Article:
Dance With #Cinderella

Dance With #Cinderella

Dance With Cinderella

Hugh O. Smith

It happens suddenly.

One minute I’m staring up at the ceiling, listening to the creaks and shudders of a house settling down for the night and wishing, hoping praying that just for once I could fall asleep like a normal person, then the next I’m in a frantic dreamland fun house occupied by every bogeyman I’ve ever been afraid of. I’ve been thinking a lot lately about loss, so my dreams are saturated with sad goodbyes that translate, when I wake up, into a fog of emotion that should burn away in the sunlight but never does. The worst ones involve my daughter and her walking away to a far-away building. She enters and some hazy form is just inside the doorway, someone I feel I should know but don’t. She embraces him/her then shuts the door without looking back. She is gone, and I know without anyone telling me that I won’t ever see her again.

Maybe it’s the season. Maybe it’s me coming to terms with things I should have a long time ago. Or maybe, as a friend told me, I’m mourning, finally.

I had no idea. Then one day last week my daughter and I were watching television and she found a channel playing the song This Moment (Dance with Cinderella.)

“Daddy,” she said. “It’s the song we danced to at the father-daughter dance. Remember, at the recital?”

I did remember. The father-daughter dance is usually the last number at her dance recitals and last year the song was Dance with Cinderella, the kind of song about a father and daughter I might have made fun of in another life. Now that I am a father, with a daughter, the song about a dad watching his little girl grow up and get married gets me every single time. During rehearsals the song played over and over and over, and over and over a roomful of men, tough resilient men, men of all races and ages linked by the common thread of our love of our little girls, wiped their eyes and pretended not to see the emotion welling in one another as we danced with our beautiful daughters.

I felt the emotion again and began to think about the dream I had the night before and how the song fit perfectly into my fears of losing what I loved.  Then…

“Dance with me Daddy.”

I stood up and tried to remember the steps and for the next three minutes we danced, me trying not to step on her feet, she trying to get in as many twirls and spins as one gorgeous six-year old ballerina could in so short a time. When the song was over we danced some more to another song, then another, then another.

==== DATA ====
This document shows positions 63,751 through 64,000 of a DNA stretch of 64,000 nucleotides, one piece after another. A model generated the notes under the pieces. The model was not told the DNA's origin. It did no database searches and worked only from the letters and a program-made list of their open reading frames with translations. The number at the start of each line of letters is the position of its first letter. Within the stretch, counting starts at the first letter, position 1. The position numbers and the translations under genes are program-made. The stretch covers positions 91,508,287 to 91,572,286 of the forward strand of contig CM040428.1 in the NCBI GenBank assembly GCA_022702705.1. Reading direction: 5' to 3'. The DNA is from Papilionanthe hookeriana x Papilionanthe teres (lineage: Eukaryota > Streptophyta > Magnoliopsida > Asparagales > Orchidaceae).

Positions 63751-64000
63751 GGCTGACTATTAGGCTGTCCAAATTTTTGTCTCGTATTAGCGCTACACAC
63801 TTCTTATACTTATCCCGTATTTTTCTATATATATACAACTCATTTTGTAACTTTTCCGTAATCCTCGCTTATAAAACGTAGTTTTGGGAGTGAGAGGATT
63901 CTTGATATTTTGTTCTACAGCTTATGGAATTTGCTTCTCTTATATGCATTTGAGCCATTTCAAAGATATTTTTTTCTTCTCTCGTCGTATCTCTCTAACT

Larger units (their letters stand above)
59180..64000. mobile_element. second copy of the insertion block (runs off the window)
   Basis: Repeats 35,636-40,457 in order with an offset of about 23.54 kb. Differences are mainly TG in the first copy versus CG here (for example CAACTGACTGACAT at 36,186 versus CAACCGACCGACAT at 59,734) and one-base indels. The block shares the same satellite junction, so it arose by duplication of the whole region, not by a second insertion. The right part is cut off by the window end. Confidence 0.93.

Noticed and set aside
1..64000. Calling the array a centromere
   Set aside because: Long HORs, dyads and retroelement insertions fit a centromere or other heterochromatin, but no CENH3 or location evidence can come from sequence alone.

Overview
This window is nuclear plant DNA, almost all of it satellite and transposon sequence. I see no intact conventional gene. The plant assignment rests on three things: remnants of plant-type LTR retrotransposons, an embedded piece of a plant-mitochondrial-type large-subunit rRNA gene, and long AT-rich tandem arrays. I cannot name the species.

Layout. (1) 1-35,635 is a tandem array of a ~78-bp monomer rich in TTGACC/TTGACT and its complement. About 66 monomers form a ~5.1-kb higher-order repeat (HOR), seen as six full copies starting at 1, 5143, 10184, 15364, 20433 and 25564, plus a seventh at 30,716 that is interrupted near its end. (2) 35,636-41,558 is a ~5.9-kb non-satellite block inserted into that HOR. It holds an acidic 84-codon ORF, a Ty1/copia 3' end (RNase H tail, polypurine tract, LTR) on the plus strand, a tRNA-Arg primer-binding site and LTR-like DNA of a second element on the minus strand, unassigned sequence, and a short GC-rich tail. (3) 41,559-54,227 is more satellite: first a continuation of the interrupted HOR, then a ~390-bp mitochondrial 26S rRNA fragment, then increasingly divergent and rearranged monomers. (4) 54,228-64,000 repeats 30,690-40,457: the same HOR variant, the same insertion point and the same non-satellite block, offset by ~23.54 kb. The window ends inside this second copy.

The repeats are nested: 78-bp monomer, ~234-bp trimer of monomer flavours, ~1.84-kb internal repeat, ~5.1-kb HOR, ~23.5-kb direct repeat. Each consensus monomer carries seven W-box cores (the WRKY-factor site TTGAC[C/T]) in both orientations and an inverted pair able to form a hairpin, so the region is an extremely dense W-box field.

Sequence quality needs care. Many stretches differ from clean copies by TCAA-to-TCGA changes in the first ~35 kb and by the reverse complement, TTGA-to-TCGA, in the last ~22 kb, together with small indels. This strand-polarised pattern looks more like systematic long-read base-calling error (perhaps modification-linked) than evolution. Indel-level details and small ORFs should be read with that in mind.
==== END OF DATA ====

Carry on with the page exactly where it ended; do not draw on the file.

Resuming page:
It wasn’t until later, after I’d kissed her good night, that I realized I’d missed the point of the song, of my dreams, of life. Stop worrying about what may come and enjoy what is. I wasted time agonizing about the future when the present is here to be lived. I still don’t know what my dreams meant, or why I was having them but now it doesn’t seem as important.

‘Cause all too soon the clock will strike midnight
And she’ll be gone…

 

Feel More Pretty

Feel More Pretty

Feel More Pretty

by Hugh O. Smith

There’s a great place in my neighborhood where I sometimes go to write. It’s one of those fancy gourmet supermarkets with a great selection of food, comfortable seats with plenty of room to spread out, free Wi-Fi and plenty of outlets to plug your laptop in. One of the great things about this place is it’s never packed. Only a few people go there with any regularity so you end up seeing the same faces all the time.

Except the other day I arrived and there was someone new. Sitting at a table typing away on her laptop was a fierce drag queen. It was a chilly day but she was dressed to impress in a short skirt, tiny midriff baring t-shirt with a form fitting fur jacket over it. On her feet were a pair of pink, sparkly, sequined heels that added at least three inches to her already formidable height. Her makeup was impeccable and not a hair was out of place.

(more…)

Daddy

Daddy

 

Daddy

by Hugh O. Smith

My daughter is six going on twenty-two. Things are changing. Too damn fast.

Yo Gabba Gabba, Dora the Explorer, and Little Bill aren’t on the television anymore. I miss them. Even the Fresh Beat Band is a thing of the past.

Now there’s the Disney Channel and the more grown up Nickelodeon and something called Big Time Rush (a blatant Monkees rip off). She picks out her own clothes, and where I used to take her to dance class and walk her inside, now she runs in alone, waving as the door shuts behind her.

(more…)

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